Such materials were prepared by denominational leaders such as C. Kilmer (Kim) Myers, who infused his messages “with substantial amounts of Tillich and Buber, a few revisionist twists and a dollop of Jungian psychology for good measure. Myers taught that truth is not static but a “continuing revelation”; that church teaching should therefore “readjust itself” to the insights of modern psychology and sociology; that justification is not, as traditionally understood, being made right with God, but is “accepting the fact that I am accepted”; that in the ultimate union of masculinity and femininity man’s “wholeness,” including his homosexuality, emerges and, therefore, that all relationships are equally “valid” if they are loving, committed and “responsible” (#1700).
One denominational activist, Ted McIlvenna, who had earlier served on the MNC’s national staff, was especially active in arranging conferences, workshops, and publications that advanced the “new morality.” Following efforts to minister to gay men in San Francisco, he worked assiduously to normalize their behavior, along with virtually all forms of sexual activity. Featured in a 1979 article in Hustler—“The Reverend Ted McIlvenna: Apostle for Sexual Rights”—he said his mission was to “free people from sexual restrictions” (#1970). “Just consider,” Booth says, “McIlvenna’s pronouncements about God and hardcore pornography: ‘I think the Spirit of the Lord may have been in Hustler before Larry Flynt consciously tried to put it there.’” Indeed, “the ‘Spirit of the Lord moves where it will, and my job as a missionary is to identify it where I find it. And I perceive God at the place where people are being set free. That’s why I perceive God in Hustler’” (# 2032-2037). Throughout it all, McIlvenna—the “missionary” for sexual license—retained his credentials for 40 years in the United Methodist Church!
Given the influence of clergymen such as McIlvenna, no one should wonder at the success of pro-gay agitation with Methodism. Activists insisted, in various venues, that the church change its historic stance. They often disrupted denominational meetings and slowly gained ground as “studies” and “reports” supported their position. Things came to a head in 1992 when The General Conference—“the only official decision-making body for The United Methodist Church—had the opportunity to speak a clear and unambiguous word about sexual morality. Instead, it compromised” (#2350). A decade later, meeting in Pittsburgh in 2004, “presiding Bishop Janice Huie ‘welcomed” hundreds of bused-in demonstrators onto the plenary floor. Activists marched around, beat drums and chanted for several minutes before placing a rainbow candle on the altar. Conservative observers in the visitor’s gallery thought the candle bore remarkable resemblance to a modern-day ‘asherah pole’” (#2378). Unable to gain all their objectives, activists have formed a Church Within a Church (CWAC) and begun ordaining ministers defying denominational standards. They dubbed their behavior as a “loyal” resistance, justifying “covert acts of subterfuge—for example, taking an ordination pledge of sexual purity with fingers crossed or ‘protecting’ a pastor or church official who is sexually active but doesn’t choose to ‘come out of the closet.’ Indeed, one influential activist defended ‘lying, deception, and operating under false pretenses’ as long as pro-gay objectives are achieved” (#2885).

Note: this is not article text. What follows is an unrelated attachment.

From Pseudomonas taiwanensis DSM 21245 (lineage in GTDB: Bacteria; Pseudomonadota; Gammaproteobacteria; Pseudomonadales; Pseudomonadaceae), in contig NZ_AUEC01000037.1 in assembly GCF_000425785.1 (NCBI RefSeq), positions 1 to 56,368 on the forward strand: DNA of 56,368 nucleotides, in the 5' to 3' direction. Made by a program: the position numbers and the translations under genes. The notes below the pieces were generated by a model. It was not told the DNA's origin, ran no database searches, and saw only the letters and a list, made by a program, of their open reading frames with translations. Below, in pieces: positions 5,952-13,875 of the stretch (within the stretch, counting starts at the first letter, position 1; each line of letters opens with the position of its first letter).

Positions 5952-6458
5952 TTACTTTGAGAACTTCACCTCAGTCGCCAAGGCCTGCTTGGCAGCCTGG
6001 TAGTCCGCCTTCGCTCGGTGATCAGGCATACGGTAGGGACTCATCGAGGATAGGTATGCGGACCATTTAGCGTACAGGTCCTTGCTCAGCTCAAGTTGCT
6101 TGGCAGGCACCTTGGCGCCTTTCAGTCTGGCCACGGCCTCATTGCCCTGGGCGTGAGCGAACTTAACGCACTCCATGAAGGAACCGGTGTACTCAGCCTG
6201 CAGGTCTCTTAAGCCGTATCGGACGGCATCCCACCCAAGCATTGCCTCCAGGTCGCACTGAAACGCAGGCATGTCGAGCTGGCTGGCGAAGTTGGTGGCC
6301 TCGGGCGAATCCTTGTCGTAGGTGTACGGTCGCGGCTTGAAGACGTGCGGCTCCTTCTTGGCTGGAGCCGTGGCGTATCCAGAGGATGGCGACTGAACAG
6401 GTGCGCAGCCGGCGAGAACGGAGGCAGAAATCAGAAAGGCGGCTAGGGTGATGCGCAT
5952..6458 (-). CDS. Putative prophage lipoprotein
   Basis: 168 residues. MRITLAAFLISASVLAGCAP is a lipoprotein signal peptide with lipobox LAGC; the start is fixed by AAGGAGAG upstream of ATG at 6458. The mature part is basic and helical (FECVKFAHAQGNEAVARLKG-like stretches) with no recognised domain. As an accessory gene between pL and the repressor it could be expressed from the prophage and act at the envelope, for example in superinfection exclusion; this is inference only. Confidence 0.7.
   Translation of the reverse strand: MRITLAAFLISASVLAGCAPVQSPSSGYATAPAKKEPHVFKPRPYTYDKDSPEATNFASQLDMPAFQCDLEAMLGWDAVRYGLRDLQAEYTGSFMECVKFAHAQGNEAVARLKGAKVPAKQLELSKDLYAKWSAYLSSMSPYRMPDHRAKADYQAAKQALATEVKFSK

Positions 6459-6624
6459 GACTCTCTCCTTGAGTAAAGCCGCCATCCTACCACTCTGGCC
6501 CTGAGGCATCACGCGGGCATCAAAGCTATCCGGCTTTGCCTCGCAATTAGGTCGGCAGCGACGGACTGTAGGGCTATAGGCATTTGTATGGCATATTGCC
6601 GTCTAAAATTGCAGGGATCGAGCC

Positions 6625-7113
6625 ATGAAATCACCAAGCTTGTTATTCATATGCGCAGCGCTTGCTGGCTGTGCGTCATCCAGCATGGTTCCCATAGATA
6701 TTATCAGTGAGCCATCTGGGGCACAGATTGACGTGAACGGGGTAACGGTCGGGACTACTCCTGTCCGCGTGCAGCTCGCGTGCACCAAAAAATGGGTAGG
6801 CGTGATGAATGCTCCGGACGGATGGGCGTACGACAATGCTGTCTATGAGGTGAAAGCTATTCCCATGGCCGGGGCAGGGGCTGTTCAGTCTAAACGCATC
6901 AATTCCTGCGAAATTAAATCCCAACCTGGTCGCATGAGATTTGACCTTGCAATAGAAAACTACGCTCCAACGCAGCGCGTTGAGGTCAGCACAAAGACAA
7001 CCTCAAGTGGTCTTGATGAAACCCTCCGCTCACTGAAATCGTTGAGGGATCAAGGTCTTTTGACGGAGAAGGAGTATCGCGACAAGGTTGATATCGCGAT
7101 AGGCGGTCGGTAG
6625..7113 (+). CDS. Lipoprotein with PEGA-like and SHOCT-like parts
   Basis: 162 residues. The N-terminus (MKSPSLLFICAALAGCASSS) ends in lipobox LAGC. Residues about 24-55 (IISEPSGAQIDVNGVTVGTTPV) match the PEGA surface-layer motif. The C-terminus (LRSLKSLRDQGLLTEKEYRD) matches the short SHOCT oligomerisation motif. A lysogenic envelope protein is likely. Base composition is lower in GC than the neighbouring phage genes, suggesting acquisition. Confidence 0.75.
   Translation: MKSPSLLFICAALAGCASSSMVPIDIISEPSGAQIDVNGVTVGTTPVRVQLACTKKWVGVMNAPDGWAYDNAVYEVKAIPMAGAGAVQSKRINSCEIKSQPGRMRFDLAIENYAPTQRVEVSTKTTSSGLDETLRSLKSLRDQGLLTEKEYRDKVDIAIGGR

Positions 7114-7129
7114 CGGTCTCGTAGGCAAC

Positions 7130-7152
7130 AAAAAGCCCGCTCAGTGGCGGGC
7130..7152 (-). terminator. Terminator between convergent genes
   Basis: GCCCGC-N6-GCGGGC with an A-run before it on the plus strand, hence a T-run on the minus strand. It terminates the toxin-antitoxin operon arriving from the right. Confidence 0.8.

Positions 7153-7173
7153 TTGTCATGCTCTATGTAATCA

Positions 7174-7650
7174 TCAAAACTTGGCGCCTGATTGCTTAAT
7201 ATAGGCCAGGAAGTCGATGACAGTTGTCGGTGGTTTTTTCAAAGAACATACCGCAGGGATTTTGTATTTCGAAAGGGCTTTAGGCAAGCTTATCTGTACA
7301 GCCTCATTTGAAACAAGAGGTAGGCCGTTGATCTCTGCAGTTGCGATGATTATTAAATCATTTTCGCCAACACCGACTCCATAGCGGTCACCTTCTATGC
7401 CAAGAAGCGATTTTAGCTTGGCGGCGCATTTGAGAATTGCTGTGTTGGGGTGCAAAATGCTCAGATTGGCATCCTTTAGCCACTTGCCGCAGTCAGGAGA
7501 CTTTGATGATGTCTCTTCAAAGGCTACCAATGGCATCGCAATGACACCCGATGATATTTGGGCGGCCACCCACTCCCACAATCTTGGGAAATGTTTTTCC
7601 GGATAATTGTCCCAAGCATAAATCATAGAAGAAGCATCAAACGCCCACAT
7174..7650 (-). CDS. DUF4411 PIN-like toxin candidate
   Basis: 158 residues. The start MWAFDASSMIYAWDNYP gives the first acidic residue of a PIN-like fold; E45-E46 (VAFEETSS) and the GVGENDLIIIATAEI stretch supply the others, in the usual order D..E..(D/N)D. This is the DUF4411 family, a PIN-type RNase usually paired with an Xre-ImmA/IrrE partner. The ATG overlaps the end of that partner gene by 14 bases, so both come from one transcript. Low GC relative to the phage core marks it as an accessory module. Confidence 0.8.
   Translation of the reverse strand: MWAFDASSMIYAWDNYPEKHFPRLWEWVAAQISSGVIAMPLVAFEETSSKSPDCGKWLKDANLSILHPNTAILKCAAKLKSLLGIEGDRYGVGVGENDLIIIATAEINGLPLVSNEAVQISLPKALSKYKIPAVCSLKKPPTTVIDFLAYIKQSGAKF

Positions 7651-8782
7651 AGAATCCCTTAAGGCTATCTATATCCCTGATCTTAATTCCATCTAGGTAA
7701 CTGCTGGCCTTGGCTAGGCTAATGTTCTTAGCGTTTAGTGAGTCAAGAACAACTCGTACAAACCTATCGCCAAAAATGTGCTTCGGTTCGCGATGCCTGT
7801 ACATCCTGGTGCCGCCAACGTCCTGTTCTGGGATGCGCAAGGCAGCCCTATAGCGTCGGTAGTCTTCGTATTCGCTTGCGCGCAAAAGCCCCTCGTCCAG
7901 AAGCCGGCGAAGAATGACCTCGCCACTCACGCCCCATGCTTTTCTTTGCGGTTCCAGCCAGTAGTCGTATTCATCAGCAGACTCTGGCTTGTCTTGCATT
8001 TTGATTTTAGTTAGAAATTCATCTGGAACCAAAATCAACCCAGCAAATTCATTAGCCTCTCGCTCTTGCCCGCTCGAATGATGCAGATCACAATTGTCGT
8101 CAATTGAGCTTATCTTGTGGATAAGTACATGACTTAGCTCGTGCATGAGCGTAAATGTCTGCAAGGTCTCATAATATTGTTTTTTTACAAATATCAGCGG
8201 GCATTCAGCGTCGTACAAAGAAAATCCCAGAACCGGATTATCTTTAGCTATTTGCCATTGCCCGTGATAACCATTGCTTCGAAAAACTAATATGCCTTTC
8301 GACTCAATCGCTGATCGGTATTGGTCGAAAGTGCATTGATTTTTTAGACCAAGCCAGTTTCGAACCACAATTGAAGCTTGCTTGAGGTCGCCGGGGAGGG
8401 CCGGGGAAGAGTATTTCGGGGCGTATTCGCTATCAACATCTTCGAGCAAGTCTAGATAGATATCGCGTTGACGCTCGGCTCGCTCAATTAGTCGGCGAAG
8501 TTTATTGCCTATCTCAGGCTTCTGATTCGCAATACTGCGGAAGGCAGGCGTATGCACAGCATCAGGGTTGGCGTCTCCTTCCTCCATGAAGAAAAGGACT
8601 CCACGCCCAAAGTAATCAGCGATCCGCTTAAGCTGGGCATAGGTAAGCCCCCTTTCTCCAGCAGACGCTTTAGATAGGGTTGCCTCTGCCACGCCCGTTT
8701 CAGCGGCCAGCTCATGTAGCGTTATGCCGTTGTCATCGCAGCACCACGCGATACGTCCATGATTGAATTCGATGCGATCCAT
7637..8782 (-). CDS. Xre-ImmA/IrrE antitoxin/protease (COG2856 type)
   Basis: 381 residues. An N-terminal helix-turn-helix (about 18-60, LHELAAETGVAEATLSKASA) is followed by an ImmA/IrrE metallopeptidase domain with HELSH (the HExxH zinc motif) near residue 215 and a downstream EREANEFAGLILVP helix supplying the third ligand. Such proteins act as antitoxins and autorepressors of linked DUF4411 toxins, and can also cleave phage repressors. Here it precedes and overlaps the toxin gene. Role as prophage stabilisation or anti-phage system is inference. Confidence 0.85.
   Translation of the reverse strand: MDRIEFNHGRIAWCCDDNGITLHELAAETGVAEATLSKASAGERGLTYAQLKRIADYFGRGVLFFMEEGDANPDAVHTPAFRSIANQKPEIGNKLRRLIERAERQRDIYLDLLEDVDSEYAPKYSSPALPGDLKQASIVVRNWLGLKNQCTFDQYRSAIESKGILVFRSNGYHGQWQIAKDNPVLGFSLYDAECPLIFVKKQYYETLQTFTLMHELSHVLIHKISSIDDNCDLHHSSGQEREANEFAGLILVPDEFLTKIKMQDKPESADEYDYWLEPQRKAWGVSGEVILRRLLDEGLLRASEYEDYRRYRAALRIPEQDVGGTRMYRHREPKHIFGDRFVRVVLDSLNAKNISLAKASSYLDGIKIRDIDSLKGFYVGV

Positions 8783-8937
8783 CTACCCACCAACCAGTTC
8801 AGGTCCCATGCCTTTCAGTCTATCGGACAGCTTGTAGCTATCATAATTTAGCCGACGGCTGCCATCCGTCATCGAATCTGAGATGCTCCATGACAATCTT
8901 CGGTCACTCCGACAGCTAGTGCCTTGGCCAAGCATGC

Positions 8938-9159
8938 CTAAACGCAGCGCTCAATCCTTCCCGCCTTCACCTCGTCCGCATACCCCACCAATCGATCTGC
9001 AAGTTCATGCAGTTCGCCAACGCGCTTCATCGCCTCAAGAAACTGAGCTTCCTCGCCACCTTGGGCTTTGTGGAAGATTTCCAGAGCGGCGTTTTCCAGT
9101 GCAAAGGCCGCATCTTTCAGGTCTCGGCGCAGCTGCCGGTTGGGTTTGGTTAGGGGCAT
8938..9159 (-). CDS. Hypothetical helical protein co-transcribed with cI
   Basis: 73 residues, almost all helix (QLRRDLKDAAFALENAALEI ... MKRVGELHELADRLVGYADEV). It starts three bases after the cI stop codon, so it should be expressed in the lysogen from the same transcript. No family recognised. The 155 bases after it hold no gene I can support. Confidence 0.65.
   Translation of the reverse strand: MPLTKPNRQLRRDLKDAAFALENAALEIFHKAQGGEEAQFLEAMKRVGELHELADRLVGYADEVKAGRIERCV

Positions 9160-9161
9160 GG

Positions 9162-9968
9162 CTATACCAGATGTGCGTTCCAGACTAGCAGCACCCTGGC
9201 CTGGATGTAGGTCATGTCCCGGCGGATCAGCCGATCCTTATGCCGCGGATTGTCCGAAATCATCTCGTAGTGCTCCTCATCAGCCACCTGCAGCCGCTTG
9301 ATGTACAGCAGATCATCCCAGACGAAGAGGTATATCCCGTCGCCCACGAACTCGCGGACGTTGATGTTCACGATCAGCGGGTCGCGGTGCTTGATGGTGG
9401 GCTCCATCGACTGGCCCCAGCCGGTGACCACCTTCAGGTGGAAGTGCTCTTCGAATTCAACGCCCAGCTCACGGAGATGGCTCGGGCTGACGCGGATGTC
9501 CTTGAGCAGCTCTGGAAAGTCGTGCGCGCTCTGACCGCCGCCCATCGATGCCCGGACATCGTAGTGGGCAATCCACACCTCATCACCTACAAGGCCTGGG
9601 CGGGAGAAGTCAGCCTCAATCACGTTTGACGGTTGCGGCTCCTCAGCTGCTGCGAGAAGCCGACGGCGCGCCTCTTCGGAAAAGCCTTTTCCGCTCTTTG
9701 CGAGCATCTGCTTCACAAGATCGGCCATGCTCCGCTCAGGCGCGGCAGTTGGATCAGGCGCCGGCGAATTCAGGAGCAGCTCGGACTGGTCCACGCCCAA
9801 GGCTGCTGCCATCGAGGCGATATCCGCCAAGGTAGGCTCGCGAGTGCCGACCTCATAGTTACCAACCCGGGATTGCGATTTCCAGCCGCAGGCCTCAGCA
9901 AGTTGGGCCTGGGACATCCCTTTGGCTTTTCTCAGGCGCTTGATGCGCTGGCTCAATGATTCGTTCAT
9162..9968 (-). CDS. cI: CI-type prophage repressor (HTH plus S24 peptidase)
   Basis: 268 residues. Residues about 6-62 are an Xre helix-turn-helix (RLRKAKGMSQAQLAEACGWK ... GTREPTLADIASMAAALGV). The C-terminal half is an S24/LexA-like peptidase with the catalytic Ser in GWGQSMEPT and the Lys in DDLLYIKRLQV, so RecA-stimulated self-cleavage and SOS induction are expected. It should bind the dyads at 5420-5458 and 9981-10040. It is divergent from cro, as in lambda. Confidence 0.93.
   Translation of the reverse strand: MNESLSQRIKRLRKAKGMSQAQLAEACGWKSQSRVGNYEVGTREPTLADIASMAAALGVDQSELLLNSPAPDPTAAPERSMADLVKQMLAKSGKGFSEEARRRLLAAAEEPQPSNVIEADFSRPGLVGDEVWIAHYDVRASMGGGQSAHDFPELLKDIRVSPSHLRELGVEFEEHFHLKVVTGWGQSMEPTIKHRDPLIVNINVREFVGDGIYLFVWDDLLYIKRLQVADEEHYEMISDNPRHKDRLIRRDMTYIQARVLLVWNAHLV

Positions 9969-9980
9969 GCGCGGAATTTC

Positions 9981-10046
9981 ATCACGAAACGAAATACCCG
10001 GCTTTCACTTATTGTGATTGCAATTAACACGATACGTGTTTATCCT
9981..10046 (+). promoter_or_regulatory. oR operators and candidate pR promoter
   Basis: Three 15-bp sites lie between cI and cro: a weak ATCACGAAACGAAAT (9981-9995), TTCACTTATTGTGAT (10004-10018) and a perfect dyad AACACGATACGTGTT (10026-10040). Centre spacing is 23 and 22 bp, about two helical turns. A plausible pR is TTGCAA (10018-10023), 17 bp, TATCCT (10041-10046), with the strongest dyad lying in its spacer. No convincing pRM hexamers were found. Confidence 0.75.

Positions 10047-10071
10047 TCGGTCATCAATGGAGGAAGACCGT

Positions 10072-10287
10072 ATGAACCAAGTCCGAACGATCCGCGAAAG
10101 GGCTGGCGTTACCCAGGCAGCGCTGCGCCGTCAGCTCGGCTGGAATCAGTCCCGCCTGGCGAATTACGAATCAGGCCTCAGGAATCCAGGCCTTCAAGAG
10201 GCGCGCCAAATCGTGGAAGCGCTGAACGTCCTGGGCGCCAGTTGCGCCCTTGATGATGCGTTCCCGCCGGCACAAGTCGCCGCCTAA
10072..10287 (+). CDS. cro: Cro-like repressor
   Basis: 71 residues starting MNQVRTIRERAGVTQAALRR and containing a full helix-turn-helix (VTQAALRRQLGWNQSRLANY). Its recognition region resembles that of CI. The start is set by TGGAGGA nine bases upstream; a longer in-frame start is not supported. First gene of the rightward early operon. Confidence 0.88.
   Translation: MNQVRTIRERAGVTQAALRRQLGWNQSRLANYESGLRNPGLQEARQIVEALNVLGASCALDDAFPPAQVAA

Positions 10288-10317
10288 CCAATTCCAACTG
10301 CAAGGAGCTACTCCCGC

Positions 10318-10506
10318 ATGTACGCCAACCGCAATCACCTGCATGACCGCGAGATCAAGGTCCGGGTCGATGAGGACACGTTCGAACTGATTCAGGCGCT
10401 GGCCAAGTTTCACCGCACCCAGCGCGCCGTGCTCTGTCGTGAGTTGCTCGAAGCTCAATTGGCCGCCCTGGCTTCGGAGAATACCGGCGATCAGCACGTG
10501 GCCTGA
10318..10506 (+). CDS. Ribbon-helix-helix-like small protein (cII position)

Consequently, homosexuals have orchestrated the collapse of traditional Methodist discipline. They succeeded, Booth thinks, because the denomination lost its commitment to Scripture. An elderly man, supporting the gay agenda, simply explained it: “‘You know, we could resolve our conflict quite easily,’ he told me, ‘if we could just agree to get rid of the first five books of the Old Testament. If we could just eliminate the doctrine of original sin, we wouldn’t have this problem’” (#1316). While not exactly getting rid of the Pentateuch, biblical scholars within the denomination provided “nuanced” ways to attain the same end, explaining away certain clear prohibitions as “ignorant” and merely prejudices of an unenlightened era. Thus one scholar, Victor Paul Furnish, “‘declares that “homosexuality, as we have come to understand it and to use the word, is not a biblical topic,’” and ultimately faulted “‘every one of the specific moral rules and teachings of Scripture’ for being ‘time bound and culturally conditioned’” (#2769).
Casting away the timeless authority of Scripture, today’s United Methodist Church has truly forgotten how to blush!